Acknowledgements This work was partly funded by the Ministerio de Sanidad y Consumo, Instituto de Salud Carlos III, and FEDER “Una manera de hacer Europa”, grants FIS 14-01648 (to F.B.-V.), CP13-00070 (to J.J.), FIS 16-00139 (to J.C.E.-G.), and grants 303/C/2016 (201602-30.31) (to J.J.) and 12/C/2015 (to F.B-V) from La Fundació La Marató TV3. J.J. is recipient of a Miguel Servet Type 1 contract. CIBER de Diabetes y Enfermedades Metabólicas Asociadas is an Instituto de Salud Carlos III Project. Institut de Recerca de l’Hospital de la Santa Creu i Sant Pau is accredited by the Generalitat de Catalunya as Centre de Recerca de Catalunya (CERCA). The funders had no role in study design, data collection and analysis, decision to publish, or preparation of the manuscript.

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HDL function and novel HDL-targeted therapies for preventing atherosclerotic cardiovascular disease

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RESEARCH REVIEWS Institut d’Estudis Catalans, Barcelona, Catalonia

O P E N A ACCE S S

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CONTRIB SCI 13(1):33-36 (2017) doi:10.2436/20.7010.01.258

Bellvitge Biomedical Research Institute: research centre for cancer, neurosciences and translational medicine Gabriel Capellá Bellvitge Biomedical Research Institute (IDIBELL). Gran Via de l’Hospitalet 199, 08908 L’Hospitalet de Llobregat, Barcelona

Resum. L’Institut de Recerca Biomèdica de Bellvitge (IDIBELL), establert l’any 2004 a l’Hospitalet de Llobregat, al sud de Barcelona, té el seu focus en càncer, neurociències i medicina translacional. Els seus socis locals són l’Hospital Universitari de Bellvitge Hospital (HUB) I l’Hospital de Viladecans, que són part de l’Institut Català de la Salut (ICS), l’Institut Català d’Oncologia (ICO), la Universitat de Barcelona (UB) i l’Ajuntament de l’Hospitalet de Llobregat. L’any 2009 es van convertir en un dels cinc primers instituts d’investigació sanitària acreditat per l’Institut de Salut Carlos III. Els investigadors de l’IDIBELL fan recerca bàsica, translacional, clínica i epidemiològica de qualitat que està organitzada en 3 àrees i 9 programes. Aquesta recerca té com a objectiu una aplicació efectiva dels avenços científics en la prevenció, diagnòstic, pronòstic i tractament dels problemes de Salut alhora que promouen la innovació en la recerca sanitària.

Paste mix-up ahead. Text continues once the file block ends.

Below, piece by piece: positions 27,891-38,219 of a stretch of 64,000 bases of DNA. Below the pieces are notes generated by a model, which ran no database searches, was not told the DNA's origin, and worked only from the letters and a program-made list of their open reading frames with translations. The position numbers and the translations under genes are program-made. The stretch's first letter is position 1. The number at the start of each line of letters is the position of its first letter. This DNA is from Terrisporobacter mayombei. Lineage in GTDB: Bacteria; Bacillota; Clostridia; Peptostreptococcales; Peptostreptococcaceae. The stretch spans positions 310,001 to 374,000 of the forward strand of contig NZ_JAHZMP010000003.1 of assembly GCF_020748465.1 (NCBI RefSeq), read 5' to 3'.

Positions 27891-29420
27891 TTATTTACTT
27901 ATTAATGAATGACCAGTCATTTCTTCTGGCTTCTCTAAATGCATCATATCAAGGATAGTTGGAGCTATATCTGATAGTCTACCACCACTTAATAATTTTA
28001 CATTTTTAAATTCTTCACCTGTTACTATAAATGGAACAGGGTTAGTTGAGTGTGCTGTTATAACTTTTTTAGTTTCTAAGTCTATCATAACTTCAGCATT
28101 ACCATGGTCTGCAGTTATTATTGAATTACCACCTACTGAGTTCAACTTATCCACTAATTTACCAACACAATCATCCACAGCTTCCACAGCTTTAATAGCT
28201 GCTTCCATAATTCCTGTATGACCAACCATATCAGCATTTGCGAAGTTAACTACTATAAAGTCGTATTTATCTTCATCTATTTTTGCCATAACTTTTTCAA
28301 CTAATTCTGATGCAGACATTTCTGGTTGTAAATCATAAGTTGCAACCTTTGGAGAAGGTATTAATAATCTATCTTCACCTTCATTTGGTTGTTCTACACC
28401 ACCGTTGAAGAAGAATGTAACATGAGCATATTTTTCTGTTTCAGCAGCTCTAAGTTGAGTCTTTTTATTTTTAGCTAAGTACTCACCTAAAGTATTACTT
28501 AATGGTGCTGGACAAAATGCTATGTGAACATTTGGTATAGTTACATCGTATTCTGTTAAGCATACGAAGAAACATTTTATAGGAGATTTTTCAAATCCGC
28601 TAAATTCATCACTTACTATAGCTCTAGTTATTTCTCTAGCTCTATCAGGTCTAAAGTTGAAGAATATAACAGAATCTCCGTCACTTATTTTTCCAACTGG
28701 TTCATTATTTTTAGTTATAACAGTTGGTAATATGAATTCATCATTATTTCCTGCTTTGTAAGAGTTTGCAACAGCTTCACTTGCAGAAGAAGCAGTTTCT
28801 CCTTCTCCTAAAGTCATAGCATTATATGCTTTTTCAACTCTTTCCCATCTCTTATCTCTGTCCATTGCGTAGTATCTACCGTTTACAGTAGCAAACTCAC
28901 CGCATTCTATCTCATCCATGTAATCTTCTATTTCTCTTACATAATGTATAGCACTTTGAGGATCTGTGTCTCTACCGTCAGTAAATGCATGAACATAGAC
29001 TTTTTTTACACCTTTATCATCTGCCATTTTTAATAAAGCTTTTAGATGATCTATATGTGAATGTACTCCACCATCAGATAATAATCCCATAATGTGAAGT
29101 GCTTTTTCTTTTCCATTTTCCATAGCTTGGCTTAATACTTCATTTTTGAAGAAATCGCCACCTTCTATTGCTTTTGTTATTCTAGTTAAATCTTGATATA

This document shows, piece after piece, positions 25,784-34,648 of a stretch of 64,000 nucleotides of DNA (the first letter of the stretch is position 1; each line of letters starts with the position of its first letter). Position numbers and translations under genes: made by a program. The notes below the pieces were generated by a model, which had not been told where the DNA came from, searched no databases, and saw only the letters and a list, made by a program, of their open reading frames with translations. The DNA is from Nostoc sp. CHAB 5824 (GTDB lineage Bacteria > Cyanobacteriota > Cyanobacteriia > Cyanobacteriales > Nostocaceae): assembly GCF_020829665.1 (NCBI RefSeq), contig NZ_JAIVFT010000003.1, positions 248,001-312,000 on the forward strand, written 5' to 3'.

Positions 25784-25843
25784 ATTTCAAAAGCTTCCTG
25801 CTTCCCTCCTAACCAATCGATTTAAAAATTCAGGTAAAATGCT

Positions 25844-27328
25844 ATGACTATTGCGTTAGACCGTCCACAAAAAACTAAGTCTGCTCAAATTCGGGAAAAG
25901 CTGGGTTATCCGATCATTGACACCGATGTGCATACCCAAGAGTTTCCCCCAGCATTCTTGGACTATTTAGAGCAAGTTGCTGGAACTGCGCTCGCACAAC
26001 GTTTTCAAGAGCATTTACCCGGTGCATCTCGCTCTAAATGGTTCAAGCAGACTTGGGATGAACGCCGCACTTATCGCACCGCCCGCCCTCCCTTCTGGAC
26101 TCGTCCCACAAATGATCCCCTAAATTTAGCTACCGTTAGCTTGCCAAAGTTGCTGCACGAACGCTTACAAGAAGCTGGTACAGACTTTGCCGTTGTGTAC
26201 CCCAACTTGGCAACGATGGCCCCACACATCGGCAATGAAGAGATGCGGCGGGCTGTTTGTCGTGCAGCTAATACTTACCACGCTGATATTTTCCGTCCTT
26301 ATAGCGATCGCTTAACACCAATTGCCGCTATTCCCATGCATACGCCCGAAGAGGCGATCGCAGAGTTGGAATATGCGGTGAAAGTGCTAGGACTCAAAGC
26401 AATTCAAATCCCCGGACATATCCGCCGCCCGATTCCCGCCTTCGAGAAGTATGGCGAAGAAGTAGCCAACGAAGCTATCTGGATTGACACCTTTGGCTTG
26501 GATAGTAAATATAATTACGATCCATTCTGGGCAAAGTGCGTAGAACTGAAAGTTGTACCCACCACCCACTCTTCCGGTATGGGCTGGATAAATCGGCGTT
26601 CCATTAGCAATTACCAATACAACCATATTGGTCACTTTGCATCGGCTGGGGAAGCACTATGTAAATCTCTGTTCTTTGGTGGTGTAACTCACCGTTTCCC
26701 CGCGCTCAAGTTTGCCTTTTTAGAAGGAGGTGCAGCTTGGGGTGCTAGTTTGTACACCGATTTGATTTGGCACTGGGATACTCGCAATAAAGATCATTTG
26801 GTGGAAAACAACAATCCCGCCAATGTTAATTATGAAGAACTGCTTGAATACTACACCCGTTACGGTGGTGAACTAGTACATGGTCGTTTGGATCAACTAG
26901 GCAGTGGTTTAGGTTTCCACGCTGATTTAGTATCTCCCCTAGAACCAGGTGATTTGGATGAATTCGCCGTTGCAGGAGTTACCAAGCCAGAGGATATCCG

Abstract. The Bellvitge Biomedical Research Institute (IDIBELL)  is a biomedical research center for cancer, neurosciences and translational medicine established in 2004 in L’Hospitalet de Llobregat, south of Barcelona. Its local partners are the Bellvitge University Hospital (HUB) and the Viladecans Hospital, both part of the Catalan Institute of Health (ICS), the Catalan Institute of Oncology (ICO), the University of Barcelona (UB) and the town council of L’Hospitalet de Llobregat. In 2009, it became one of the first five Spanish research centers accredited as a  health research institute by the Carlos III Institute of Health. IDIBELL also carries out high-level basic, epidemiological, translational and clinical research though three areas and nine research programs, aiming at an effective translation of scientific advances into the prevention, diagnosis, prognosis and treatment of health problems and promoting innovation in health research.

Keywords: IDIBELL, Cancer, Neuroscience, Translational Medicine, Bellvitge. Correspondence:

Gabriel Capellá gcapella@idibell.cat